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How did Afrikaner Nationalism

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TessaEvaEmma History

on 23 October 2013

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Transcript of How did Afrikaner Nationalism

How did Afrikaner Nationalism
evolve from 1914 to 1948?

Conclusion
Afrikaans Nationalism began development during colonial period. First unified by common goal for independence and contempt for British control.
Progressed into a rich cultural identity.
Influence of WW2 and eugenics: ideology centered around will for white political control, ideas of superiority and oppression and exclusion of other cultural groups and races.
Set foundations for apartheid era.
Religion
The Dutch Reformed Church (DRC) favoured Afrikaners, while dealing with the heterogeneous country with racial segregation. This was viewed as fair because:
- It helped poor Afrikaans whites who competed with Africans for jobs in businesses (mining, banking and commerce) owned mostly by English speakers
- It would develop a healthy separation for people of different cultures do develop independently under white guardianship
Afrikaner state was a "Christian civilisation"
The church provided poor Afrikaners with secure communities in the city in which to live
Women were convinced to have many children in order to increase the number of patriotic Afrikaners and to implement relevant family values in the home
The Afrikaans language emphasized ethnicity and greatly distinguished between Afrikaners and other whites, especially those who spoke English
Organizations, e.g. SANTAM, encouraged investments from Afrikaans speaker to promote Afrikaner business and therefore political, social and economic gain
Supported the publication of Afrikaans books and magazines
Language
ww2 - many afrikaans volunteered
Reference List
Brachin, P.,Vincent, P. (1985). The Dutch Language: A Survey. Brill Archive: 1985, p. 132
Beinart, W. Twentieth-Century South Africa. Oxford University Press, 1994: Cape Town.
Chapter 3 - Afrikaner Nationalism in the 1930s and 1940s. [ONLINE] Available at: http://www.sahistory.org.za/archive/chapter-3-afrikaner-nationalism-1930s-and-1940s. [Accessed 20 October 2013].
Clark, N and Worger, W. "South Africa: The Rise and Fall of Apartheid". Pearson Education Limited, 2004: Great Britain.
Great Trek 1835-1846 | South African History Online. 2013.[ONLINE] Available at: http://www.sahistory.org.za/south-africa-1806-1899/great-trek-1835-1846. [Accessed 18 October 2013].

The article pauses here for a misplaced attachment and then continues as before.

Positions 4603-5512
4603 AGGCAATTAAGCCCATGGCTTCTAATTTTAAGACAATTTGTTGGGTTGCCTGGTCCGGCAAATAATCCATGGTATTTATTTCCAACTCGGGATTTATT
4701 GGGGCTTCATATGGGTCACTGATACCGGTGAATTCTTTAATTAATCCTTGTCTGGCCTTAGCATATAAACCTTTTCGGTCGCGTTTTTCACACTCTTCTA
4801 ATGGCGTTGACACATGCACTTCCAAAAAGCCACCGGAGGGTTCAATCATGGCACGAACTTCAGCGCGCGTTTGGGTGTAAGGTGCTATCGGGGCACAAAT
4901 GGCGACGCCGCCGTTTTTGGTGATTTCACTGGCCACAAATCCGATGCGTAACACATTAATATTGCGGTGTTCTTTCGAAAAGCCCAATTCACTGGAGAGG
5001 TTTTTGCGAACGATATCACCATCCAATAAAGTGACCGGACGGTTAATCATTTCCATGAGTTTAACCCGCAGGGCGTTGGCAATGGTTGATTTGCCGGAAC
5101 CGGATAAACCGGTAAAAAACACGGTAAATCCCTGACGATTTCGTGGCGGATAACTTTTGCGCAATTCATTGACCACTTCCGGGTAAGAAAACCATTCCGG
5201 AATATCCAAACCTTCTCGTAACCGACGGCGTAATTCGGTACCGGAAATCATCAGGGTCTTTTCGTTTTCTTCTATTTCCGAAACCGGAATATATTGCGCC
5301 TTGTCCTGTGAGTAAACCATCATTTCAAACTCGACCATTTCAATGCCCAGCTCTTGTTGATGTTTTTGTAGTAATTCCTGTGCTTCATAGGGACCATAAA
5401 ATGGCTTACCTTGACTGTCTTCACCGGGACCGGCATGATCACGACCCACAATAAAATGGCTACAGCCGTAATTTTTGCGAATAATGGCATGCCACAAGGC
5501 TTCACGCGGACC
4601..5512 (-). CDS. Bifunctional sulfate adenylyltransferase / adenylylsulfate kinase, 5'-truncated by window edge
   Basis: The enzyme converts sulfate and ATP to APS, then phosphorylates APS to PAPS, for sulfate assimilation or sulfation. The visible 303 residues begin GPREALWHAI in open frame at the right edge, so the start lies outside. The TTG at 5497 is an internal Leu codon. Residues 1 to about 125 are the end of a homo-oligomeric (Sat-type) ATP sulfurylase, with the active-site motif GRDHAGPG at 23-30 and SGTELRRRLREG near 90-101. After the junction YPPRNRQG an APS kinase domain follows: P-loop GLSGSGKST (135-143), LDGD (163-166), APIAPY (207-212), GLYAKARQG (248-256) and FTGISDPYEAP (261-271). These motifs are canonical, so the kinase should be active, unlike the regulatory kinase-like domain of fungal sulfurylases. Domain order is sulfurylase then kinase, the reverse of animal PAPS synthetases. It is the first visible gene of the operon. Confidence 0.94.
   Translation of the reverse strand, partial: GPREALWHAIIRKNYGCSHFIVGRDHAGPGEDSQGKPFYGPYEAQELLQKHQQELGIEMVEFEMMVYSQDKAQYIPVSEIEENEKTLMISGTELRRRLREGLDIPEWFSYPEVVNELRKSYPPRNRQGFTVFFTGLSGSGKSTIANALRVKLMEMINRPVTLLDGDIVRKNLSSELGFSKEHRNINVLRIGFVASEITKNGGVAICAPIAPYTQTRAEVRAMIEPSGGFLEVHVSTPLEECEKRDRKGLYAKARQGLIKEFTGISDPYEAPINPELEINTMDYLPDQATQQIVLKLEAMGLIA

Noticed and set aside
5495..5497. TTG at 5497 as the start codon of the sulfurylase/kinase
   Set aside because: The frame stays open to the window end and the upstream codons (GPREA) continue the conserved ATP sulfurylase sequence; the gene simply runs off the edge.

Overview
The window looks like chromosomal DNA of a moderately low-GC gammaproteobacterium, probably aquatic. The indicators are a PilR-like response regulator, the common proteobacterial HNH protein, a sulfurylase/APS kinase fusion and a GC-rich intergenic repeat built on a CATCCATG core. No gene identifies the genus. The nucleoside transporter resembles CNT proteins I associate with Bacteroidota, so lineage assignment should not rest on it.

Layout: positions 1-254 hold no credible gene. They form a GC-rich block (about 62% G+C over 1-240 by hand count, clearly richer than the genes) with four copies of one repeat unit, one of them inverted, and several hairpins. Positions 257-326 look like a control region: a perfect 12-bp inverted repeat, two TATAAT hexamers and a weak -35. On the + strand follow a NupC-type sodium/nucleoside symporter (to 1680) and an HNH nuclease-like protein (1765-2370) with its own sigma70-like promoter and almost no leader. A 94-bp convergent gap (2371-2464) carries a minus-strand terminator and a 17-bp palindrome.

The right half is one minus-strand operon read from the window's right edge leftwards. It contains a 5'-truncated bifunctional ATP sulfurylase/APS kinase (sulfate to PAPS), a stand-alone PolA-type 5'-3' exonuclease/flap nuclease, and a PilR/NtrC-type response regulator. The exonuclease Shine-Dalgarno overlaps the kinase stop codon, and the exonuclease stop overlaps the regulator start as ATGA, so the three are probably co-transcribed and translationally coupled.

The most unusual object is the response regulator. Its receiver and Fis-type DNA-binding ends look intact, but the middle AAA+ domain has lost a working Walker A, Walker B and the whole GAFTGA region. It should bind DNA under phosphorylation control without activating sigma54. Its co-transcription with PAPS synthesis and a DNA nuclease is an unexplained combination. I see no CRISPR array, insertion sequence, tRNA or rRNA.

S.Grove', J.Manenzhe, A.Proctor, B.Tobin, G.Weldon. Via Afrika History. Via Afrika Publishers. 2012. Cape Town.
The Origins of Afrikaner Nationalism. 2013. [ONLINE] Available at: http://husky1.stmarys.ca/~wmills/course322/11Afrikaner_natm.html. [Accessed 20 October 2013].
The Significance of the Great Trek. 2013. [ONLINE] Available at: http://ancestry24.com/the-significance-of-the-great-trek/. [Accessed 20 October 2013].
P.McMahon, E.Schulman. X-Kit Grade 12. Maskew Miller Longman. 2001. Cape Town.
N.Frick, S.Janari, A.Proctor, G.Weldon, D.Wray, S.Heese. New Africa History Grade 11. New Africa Books (Pty) Ltd. 2006. Cape Town.
J.Bartels, N.Dlamini, S.du Rand, S.Haw, J.Kurbidza, P.Macallister, T.Middlebrook, A.Rogers. Shuters History Grade 12. Shuter & Shooter Publishers (Pty) Ltd. 2006. Cape Town.
Envorinmental Scarcity and Violent Conflict: The Case of South Africa. 1996. [ONLINE] Available at: http://www.homerdixon.com/projects/eps/south/sa2.htm. [Accessed 20 October 2013].
Daniel Francois Malan - Wikipedia. 2013. [ONLINE] Available at: http://en.wikipedia.org/wiki/Daniel_François_Malan. [Accessed: 20 October 2013].
Volk
The ideology behind it
Abraham Kuyper: Dutch politician, journalist, an and theologian
Equality, fraternity and freedom (ideas of French Revolution) challenged God's authority of separate spherestatesms of creation - a notion challenging that of nationalism
South African Afrikaners believed to hold a "sacred history"
Who were the "Volk"?
"The chosen people" - Afrikaners
The white Afrikaners viewed themselves above British rulers and Black people because:
- British people did not have the "God-ordained" right to the land of South Africa
- Black people were representatives of other nations and should, therefore, be live in their own tribal areas
Sub-Question: How did the idea of "Volk" aid Afrikaner leaders in creating a sense of Afrikaner nationalism while isolating other South Africans in the process?